Friday, September 05, 2008

Submitting Collections

I'd like to edit a collection of essays on a specific topic and am unsure how to proceed. Should I query an agent or publisher with a proposal before I begin to reach out to potential contributors? Should I have my contributor list firmly in place? Should my query look like a nonfiction query or take another form altogether?

This is a great question and one that I would imagine would be hard to find information on. Anytime you are doing a collection, whether it’s an essay collection or a nonfiction collection similar to a book on our list, The Secrets of Millionaire Moms by Tamara Monosoff, you need to have at least some of the contributors firmly in place.

With any collection, whether it’s essays or a nonfiction collection of insider tips, the selling points to editors and readers is not the subject matter, but who is involved. Let’s face it, a book on how to get published that features essays from a bunch of authors or agents who have only been out for a year and are relative no-names is far less interesting to you than a book that features essays from the top agents, editors, and bestselling authors in the business.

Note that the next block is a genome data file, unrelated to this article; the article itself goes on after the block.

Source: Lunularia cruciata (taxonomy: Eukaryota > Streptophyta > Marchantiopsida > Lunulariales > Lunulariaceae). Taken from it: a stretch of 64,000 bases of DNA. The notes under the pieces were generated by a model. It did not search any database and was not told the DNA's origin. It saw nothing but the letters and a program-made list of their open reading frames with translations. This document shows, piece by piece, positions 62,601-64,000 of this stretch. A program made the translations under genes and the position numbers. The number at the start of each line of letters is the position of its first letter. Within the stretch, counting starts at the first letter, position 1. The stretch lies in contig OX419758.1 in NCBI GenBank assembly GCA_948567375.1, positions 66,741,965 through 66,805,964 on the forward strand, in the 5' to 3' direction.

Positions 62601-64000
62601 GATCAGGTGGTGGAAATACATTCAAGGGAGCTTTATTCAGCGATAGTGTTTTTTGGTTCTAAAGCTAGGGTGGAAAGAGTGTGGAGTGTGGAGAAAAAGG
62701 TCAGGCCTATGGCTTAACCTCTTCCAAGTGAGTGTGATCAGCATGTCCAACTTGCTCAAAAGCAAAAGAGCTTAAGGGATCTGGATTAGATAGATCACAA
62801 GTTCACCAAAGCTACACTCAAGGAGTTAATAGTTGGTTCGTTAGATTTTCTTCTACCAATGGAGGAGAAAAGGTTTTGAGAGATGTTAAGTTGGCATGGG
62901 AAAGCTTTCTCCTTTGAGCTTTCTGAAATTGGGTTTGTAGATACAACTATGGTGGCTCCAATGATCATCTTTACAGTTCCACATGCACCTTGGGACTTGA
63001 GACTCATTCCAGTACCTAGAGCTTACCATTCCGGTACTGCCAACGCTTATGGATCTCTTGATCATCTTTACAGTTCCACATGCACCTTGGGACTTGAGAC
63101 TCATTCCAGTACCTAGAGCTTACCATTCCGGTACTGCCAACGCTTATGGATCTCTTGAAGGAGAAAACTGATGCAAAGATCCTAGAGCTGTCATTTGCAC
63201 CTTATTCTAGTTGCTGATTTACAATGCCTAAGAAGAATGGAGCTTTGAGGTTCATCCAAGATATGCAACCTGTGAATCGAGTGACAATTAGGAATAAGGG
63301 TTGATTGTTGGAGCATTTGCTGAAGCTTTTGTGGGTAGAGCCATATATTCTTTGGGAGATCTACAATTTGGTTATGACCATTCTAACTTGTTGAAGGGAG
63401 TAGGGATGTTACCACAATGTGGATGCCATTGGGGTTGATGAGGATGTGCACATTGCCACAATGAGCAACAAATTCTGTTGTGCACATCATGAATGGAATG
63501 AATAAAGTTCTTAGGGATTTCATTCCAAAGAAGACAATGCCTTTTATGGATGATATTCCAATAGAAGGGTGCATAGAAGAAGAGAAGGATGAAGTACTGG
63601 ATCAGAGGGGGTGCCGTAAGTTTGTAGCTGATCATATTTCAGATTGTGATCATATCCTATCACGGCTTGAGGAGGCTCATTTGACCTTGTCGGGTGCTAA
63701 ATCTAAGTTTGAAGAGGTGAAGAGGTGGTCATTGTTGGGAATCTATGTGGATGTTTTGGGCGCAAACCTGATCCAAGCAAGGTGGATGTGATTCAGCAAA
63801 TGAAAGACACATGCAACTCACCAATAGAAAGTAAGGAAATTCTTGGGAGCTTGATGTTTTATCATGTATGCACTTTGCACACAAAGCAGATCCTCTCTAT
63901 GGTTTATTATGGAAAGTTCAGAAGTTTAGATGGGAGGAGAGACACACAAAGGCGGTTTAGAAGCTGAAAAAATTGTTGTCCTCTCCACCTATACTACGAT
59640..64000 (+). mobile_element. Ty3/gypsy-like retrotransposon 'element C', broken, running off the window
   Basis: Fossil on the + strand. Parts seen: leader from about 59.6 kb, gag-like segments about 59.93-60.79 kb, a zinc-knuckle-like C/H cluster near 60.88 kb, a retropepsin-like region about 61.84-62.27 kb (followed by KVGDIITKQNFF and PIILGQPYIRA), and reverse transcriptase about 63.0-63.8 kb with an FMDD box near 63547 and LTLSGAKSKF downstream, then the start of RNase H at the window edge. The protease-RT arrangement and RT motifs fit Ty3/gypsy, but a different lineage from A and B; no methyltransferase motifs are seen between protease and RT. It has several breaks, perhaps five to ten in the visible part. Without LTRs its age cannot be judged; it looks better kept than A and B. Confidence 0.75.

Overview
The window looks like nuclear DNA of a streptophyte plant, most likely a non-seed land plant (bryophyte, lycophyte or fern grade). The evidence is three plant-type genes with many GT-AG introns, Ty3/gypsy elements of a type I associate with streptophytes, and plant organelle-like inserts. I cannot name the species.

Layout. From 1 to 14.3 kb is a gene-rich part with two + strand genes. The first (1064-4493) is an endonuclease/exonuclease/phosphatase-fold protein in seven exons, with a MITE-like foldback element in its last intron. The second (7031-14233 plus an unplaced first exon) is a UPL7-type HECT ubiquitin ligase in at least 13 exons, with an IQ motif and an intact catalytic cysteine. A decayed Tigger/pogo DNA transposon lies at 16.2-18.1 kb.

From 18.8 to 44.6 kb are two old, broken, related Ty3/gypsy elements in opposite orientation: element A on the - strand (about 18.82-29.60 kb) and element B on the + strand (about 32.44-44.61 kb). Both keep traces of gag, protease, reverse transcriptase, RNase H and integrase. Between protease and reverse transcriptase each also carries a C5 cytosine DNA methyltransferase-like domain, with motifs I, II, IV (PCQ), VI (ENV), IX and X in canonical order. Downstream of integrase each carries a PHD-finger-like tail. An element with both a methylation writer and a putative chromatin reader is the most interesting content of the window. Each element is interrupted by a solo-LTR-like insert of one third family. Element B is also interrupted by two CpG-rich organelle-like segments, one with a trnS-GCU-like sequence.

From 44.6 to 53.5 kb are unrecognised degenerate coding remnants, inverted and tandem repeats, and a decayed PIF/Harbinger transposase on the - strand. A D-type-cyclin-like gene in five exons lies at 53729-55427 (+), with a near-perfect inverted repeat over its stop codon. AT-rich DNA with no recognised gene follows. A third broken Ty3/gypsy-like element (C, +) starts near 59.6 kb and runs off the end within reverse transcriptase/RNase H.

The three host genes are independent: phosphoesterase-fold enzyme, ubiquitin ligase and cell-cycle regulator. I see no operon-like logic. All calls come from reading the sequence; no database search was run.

So, in a case like this you will want to have a commitment from at least 25 to 50 percent of your contributors and a list of who else you intend to approach.

As for writing the query letter, yes, I guess in some ways your query would more closely resemble a nonfiction query than a fiction query. In other words, your focus would be less on the subject matter and more on the contributors.



Anonymous said...

Jessica, just to be sure about something: a non-fiction query is more like a proposal for a book to be written (or edited in this case), right? (As opposed to a book that's already complete.)

BookEnds, A Literary Agency said...

yes, but it's really what you highlight that differs. With nonfiction it's about platform, fiction is about story